recipe has been published with the kind permission
of Alex Mackay who,
among other things, runs Le
Baou D'Infer cookery school. Alex is the
former director of the cookery school at Raymond
Blanc's world famous Le Manoir aux Quat' Saisons.
He has also worked in the kitchens of three two-star
Michelin restaurants in France, making him as
informed about French cuisine as he is fluent
in the language.
part of the year Alex runs Le Baou D'Infer, a
cookery school with a difference. Located in the
heart of the breathtaking Provençal countryside,
yet just twenty minutes from St Tropez, the school
is in the grounds of a working vineyard, steeped
in the dappled light and the fragrance of herbs
which make this area of France so unforgettable.
The great thing is that anyone can enrol for a
week with Alex.
Baou D'Infer is a unique cookery school, in particular
because of its intimate class sizes. There is
a maximum of six students per course, which means
that you will have Alex Mackay's undivided attention,
whatever your culinary questions or requirements.
Personal encouragement and Alex's total involvement
are assured for every guest, which means you get
the ultimate enjoyment and a sense of confidence
and achievement from your time there.
red pepper soufflé may be made six or so
hours in advance ready for it's second cooking.
The red pepper chutney may be done at the same
time as may the Tabouleh salad".
lining the moulds:
g softened Butter
6 tbsp coarse dried Breadcrumbs
6 tbsp chopped Parsley
10 g Plain flour
70 ml Milk
1 large Red pepper
1 small mild Chilli
1 large Egg yolk
3 Egg Whites
6 tbs Basil Pesto
50 g Breadcrumbs (for the second baking)
Red Pepper Chutney:
large Red Peppers, seeded and sliced into strips
3 tbsp Olive Oil
50 ml Water
30 ml Red Wine Vinegar
1 tbsp Honey
g Couscous soaked in 80 ml hot water
2 Shallots, finely chopped
1 small bunch of Parsley, picked and finely
40 ml Olive Oil
Juice of 1/2 a lemon
your oven to 190°C / 375 °F / Gas mark
six ramekins with the softened butter and the
breadcrumbs and parsley. Set aside.
the red pepper and chilli over an open flame,
turning them until they are blackened on all
them into a bowl and cover with clingfilm then
leave for ten minutes. Peel the pepper and chilli
then remove all of the seeds.
them both then transfer the purée to
the purée over a high heat, stirring
constantly until you are left with a third of
it's volume. Transfer to a bowl and set aside.
the butter in a small saucepan.
from the heat and whisk in the flour until smooth.
in the milk and return to the heat, bring to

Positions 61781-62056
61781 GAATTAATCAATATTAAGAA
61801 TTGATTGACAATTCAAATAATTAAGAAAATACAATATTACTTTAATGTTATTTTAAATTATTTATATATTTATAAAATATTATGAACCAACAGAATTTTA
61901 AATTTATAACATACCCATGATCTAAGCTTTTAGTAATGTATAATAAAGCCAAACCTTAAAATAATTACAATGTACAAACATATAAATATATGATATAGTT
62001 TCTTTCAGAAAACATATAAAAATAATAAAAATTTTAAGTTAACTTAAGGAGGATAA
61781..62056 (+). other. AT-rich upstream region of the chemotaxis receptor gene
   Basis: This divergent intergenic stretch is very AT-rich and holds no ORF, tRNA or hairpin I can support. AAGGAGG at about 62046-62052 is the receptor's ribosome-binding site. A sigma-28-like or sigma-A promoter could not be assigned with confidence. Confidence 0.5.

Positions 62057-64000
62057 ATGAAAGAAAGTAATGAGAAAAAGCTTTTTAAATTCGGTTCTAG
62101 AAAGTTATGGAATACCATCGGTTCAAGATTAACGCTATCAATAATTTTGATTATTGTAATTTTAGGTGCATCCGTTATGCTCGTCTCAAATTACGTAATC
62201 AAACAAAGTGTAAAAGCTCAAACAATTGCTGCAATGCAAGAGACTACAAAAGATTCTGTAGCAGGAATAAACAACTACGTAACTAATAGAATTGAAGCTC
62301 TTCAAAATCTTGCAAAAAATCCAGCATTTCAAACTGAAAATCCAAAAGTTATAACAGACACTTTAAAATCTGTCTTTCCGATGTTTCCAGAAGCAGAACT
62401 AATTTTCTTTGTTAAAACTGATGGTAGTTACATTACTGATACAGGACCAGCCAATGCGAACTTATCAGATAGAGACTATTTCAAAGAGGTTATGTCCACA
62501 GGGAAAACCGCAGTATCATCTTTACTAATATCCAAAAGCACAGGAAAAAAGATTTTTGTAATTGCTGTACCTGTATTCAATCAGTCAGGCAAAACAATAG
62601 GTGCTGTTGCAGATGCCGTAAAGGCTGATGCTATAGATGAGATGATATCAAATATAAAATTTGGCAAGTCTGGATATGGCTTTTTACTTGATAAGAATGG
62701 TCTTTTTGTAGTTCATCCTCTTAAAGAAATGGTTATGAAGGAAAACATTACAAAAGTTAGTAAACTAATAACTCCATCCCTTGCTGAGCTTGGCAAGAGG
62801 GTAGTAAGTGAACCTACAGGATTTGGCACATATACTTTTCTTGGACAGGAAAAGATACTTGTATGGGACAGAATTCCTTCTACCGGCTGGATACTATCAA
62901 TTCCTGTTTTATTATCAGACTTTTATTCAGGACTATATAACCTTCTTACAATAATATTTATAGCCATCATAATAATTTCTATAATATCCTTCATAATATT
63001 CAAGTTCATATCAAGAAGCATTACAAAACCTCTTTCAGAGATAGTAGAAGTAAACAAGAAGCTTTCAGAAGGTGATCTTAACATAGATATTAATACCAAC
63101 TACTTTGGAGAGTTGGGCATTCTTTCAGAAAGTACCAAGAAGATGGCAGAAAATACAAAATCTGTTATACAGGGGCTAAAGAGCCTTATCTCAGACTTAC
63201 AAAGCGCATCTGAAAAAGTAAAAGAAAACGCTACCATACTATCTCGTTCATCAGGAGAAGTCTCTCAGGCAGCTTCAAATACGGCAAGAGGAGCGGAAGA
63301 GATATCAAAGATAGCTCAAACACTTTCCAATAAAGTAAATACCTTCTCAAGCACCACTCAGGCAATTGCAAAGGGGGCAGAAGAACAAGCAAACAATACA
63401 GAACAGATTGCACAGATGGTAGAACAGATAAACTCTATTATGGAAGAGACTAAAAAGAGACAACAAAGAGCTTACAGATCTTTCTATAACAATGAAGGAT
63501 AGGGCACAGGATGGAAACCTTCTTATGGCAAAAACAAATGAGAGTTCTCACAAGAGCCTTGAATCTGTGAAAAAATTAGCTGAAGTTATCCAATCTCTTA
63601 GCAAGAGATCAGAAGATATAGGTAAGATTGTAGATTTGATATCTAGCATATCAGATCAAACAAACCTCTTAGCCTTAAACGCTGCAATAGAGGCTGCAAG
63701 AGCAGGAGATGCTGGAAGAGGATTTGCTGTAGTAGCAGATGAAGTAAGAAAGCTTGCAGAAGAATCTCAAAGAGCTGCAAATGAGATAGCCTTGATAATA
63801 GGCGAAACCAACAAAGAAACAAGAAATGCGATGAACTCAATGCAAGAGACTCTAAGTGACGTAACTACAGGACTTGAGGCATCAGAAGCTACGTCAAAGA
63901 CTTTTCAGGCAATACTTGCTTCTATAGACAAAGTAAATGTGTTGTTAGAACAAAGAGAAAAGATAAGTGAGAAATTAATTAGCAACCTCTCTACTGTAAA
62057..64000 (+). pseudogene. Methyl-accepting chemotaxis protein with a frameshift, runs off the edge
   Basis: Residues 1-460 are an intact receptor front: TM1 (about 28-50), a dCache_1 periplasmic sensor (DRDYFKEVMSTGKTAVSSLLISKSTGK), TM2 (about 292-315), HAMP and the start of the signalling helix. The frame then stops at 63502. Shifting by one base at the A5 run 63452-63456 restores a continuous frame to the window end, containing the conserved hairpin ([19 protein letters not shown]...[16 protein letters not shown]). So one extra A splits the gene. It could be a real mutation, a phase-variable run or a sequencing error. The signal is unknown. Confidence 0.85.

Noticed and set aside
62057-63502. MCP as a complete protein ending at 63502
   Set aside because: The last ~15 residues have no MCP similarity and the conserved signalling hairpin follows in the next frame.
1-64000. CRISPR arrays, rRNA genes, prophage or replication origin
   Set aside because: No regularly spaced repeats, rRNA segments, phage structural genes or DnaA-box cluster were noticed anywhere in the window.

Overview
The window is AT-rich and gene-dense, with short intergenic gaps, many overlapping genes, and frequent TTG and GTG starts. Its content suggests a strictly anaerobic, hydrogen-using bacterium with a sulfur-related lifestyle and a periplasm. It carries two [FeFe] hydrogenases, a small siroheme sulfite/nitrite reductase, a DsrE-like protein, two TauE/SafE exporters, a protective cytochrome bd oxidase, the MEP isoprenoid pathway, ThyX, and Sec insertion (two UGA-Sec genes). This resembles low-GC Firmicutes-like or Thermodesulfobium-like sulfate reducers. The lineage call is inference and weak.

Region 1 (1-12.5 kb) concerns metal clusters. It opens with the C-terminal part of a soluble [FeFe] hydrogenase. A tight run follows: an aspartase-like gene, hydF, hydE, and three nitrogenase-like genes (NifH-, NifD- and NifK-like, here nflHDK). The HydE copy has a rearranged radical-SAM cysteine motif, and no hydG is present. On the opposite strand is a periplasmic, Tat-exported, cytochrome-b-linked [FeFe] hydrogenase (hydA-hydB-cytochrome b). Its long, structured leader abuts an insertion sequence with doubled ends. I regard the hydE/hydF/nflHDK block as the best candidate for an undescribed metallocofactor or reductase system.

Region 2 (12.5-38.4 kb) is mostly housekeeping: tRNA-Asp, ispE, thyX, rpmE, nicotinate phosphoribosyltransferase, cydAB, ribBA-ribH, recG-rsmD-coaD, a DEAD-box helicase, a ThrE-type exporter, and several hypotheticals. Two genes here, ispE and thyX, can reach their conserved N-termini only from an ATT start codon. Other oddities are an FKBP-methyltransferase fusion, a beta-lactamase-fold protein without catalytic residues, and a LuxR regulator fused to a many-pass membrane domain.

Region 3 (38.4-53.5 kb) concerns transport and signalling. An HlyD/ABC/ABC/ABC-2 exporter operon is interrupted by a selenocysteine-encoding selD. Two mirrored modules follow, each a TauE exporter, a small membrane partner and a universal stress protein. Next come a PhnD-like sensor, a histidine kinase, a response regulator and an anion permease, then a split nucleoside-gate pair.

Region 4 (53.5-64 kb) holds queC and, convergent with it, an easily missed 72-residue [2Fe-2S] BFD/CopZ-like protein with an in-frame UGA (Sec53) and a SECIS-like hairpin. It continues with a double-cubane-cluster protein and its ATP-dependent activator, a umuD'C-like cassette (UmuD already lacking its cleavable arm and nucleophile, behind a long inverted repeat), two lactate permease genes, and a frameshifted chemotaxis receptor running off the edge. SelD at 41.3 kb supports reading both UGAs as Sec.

the boil and add the red pepper purée.
slightly then whisk in the egg yolk, transfer
to a bowl.
the egg whites to soft peaks then mix a third
with the pepper mixture, add the remaining two
thirds and fold gently to combine.
the lined ramekins with two thirds of this mixture,
place a teaspoon of the basil pesto in each
then cover with the remainder of the mixture.
them into a bain Marie of hot water that reaches
2/3 of the way up the sides of the ramekins
and bake in the preheated oven for 8-10 minutes(
the soufflés should still be slightly
soft in the centres)
the soufflés to cool slightly then remove
from the moulds.
to a tray on top of the 50 g of breadcrumbs.
Set aside and turn the oven up to 210ºC
the red pepper chutney:
the peppers into a pan with the honey, water
and vinegar. Cover and then allow to simmer
over a medium heat for 10 minutes until the
from the heat, season to taste and set aside.
the Tabouleh salad:
all of the ingredients together then season
the dish and serving:
the soufflés in the preheated oven for
5 minutes until they develop a crust.
these are heating place a pile of the peppers
and the tabouleh salad at opposite ends of four
the pepper cooking juices around then gently
put the soufflés in the centre.
incorporating the first third of the egg whites
into the béchamel the idea is to get
the béchamel mixture as close as possible
to the texture of the beaten egg whites, so
don't be afraid to exert yourself a little at
this stage for if the two mixtures are at the
same texture you will lose a lot less volume
in the finished product.
little lemon juice needs to be added during
the whisking process. This has no effect on
the volume but makes the whites less prone to
coagulation which will make the soufflés
soufflés must be slightly undercooked
on the first cooking or they will not rise during